« PreviousContinue »
ments to other sections of the bill, but none to the one quoted. It passed through both branches — the Senate and the House - in the regular course of business, without any opposition whatever, and became a law, by the approval of the President, on the first of July.
In the early part of June a bill was introduced into the House, entitled "An Act further to regulate and provide for the enrolling and calling out the national forces." Among other things the bill repealed the commutation clause, and provided that no money should be received in lieu of military service. Some of the provisions of the bill met with great opposition, and, after several long debates, Mr. Smithers, of Delaware, on the 27th of June, presented a substitute, the eight section of which was as follows:
“ All persons in the naval service of the United States, who have entered the service during the present rebellion, who have not been credited to the quota of any town, district, ward or State, by reason of their being in the service and not enrolled prior to February 24, 1864, are to be enrolled and credited to the quotas of the town, ward, district or State in which they respectively reside.”
Mr. Smithers' bill was substituted, passed the House, and was sent to the Senate, where it was referred to the Committee on Military Affairs. It was reported back on the following day (June 29), the committee recommending certain amendments to the sections relating to the enlistment of minors, furnishing substitutes and drafting, but the section relating to naval credits was not even mentioned by Gen. Wilson, in his analysis of the provisions of the bill.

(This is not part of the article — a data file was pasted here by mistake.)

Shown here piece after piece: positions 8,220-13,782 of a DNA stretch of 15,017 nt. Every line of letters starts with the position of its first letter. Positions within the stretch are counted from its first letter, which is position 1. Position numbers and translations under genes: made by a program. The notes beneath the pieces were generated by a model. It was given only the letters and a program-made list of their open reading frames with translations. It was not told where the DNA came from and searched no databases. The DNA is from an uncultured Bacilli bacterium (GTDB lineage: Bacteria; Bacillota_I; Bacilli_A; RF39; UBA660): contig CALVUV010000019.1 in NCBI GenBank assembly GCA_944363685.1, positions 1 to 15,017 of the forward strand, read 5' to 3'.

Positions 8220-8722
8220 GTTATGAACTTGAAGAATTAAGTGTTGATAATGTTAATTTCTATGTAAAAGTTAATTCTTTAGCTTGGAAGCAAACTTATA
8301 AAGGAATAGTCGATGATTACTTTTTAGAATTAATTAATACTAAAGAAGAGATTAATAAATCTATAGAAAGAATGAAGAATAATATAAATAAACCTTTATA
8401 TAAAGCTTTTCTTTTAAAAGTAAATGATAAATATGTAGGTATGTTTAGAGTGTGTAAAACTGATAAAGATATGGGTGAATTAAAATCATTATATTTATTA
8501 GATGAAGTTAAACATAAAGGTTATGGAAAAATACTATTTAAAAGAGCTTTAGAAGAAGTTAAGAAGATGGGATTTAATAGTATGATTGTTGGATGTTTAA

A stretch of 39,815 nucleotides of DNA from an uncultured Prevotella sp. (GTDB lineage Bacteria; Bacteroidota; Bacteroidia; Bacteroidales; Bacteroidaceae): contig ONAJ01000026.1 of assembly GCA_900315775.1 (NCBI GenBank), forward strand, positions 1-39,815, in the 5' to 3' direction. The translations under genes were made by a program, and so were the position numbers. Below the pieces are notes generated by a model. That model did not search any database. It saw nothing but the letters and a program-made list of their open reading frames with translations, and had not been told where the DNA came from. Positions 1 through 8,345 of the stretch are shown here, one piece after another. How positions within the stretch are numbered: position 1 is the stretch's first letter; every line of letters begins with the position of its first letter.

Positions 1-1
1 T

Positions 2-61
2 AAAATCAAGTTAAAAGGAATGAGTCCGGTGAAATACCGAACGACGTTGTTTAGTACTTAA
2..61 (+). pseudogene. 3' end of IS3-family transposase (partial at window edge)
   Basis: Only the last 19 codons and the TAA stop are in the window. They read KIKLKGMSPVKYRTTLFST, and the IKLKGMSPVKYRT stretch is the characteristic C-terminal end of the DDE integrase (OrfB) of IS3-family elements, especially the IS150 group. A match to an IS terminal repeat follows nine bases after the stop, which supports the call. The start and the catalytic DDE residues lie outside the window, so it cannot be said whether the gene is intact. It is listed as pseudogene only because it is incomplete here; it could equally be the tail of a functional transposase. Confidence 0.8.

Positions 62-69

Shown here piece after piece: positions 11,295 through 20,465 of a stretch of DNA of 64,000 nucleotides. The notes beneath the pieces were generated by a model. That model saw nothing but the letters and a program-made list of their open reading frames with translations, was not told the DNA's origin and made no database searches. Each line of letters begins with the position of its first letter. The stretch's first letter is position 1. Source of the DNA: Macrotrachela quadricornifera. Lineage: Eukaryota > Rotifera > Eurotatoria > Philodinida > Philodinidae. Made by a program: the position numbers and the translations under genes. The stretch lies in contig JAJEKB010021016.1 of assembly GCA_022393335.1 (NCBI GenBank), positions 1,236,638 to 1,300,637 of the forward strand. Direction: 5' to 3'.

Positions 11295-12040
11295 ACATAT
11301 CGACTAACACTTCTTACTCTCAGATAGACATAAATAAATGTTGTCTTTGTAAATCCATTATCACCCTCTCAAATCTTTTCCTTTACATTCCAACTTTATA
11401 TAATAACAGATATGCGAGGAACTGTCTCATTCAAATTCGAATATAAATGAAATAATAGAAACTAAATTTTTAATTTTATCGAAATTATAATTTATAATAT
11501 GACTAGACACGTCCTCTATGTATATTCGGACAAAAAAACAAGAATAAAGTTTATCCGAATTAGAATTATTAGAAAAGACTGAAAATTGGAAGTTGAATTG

The House being unable to agree to some of the amendments of the bill in the Senate, Conference Committees were appointed.
The Conference Committee, on the part of the House, in reporting the amendments which had been agreed upon by the two committees, state, in regard to the eighth section:
“We found that loose in respect of this, that it did not say on what evidence, and we added, after the word shall, in the seventh line, "on satisfactory proof of their residence made to the Secretary of War.'”
The bill was then passed through both branches without further opposition, and approved by the President July 4, 1864.